And, often, compelling.
And, sometimes, captivating.
And, really, that’s all I need to keep me turning the pages.
But there is more. The novel relies heavily on dialogue and it is well-done, which builds credibility further. Fragments and half-thoughts. Slang and casual constructions.
This, in conjunction with the straightforward sentence structure, pushes the pacing of the novel. Although much of the action is internal — what Sascha is thinking, what she is remembering, what she is reviewing with recent events in mind, what she is planning — the style makes all of this seem very immediate and fresh.
The use of unadorned prose must be deliberate (and not simply a matter of translation). One of the characters is described as follows: “She smelled of soap and spoke in a chirpy voice using sentences of mostly monosyllabic words, words that popped out of her mouth like peas.”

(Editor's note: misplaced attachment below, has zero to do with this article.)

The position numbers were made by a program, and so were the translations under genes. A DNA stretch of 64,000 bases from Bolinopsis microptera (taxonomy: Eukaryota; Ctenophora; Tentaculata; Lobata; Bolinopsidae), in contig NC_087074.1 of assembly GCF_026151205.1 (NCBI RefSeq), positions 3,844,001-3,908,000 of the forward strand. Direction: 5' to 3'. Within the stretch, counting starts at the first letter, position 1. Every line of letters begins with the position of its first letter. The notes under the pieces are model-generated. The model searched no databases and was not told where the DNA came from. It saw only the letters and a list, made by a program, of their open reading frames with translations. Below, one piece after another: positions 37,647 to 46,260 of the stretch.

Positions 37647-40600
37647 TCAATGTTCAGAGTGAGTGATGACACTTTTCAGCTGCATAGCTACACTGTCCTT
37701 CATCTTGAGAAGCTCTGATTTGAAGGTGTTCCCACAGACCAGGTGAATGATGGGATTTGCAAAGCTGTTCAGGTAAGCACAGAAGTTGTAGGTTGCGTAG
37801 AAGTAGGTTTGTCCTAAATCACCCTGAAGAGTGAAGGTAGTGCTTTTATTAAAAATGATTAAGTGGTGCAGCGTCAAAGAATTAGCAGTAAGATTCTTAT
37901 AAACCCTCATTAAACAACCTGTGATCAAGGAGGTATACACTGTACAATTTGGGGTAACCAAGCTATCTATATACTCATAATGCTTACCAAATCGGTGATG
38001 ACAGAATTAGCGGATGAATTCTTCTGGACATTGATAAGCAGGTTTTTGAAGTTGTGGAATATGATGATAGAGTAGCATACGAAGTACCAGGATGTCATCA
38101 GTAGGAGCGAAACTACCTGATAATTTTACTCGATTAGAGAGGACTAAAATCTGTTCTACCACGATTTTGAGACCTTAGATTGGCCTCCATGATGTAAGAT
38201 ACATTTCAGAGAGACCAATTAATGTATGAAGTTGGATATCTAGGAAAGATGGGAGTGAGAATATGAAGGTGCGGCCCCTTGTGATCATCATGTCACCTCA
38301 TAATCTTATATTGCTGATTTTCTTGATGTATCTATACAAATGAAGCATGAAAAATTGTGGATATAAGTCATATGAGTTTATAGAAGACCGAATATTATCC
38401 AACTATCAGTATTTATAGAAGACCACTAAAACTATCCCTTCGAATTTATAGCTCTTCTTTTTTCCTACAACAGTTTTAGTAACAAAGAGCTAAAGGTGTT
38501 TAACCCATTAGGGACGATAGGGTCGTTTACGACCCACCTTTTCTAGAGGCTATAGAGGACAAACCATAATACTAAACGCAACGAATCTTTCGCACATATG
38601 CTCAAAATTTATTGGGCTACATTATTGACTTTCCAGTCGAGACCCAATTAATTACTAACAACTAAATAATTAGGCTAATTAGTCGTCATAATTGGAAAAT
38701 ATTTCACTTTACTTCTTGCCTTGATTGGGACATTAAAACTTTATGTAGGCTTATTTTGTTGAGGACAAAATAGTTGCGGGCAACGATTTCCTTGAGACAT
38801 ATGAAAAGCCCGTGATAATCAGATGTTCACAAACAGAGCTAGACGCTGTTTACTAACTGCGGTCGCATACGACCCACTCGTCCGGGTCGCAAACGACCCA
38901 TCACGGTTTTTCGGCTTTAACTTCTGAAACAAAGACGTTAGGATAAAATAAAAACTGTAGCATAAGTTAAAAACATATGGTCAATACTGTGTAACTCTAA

Perhaps this rare metaphor also hints at the author’s wider stylistic intent: shelling nouns and verbs and objects, each one pinging against the bowl as it’s released from the pod, pulling the reader directly along the trajectory. That’s rather how it feels.
The novel’s theme, however, does not afford the same kind of matter-of-fact-ness. Sascha is on her own when it comes to figuring out how to cope with the tragedy in her life, and there is no direct line to resolution.
Sascha is striking out, unsure and restless. In contrast, her creator, Alina Bronsky, appears confident and ambitious; I am very keen to read her next work.
(More here if you're curious.)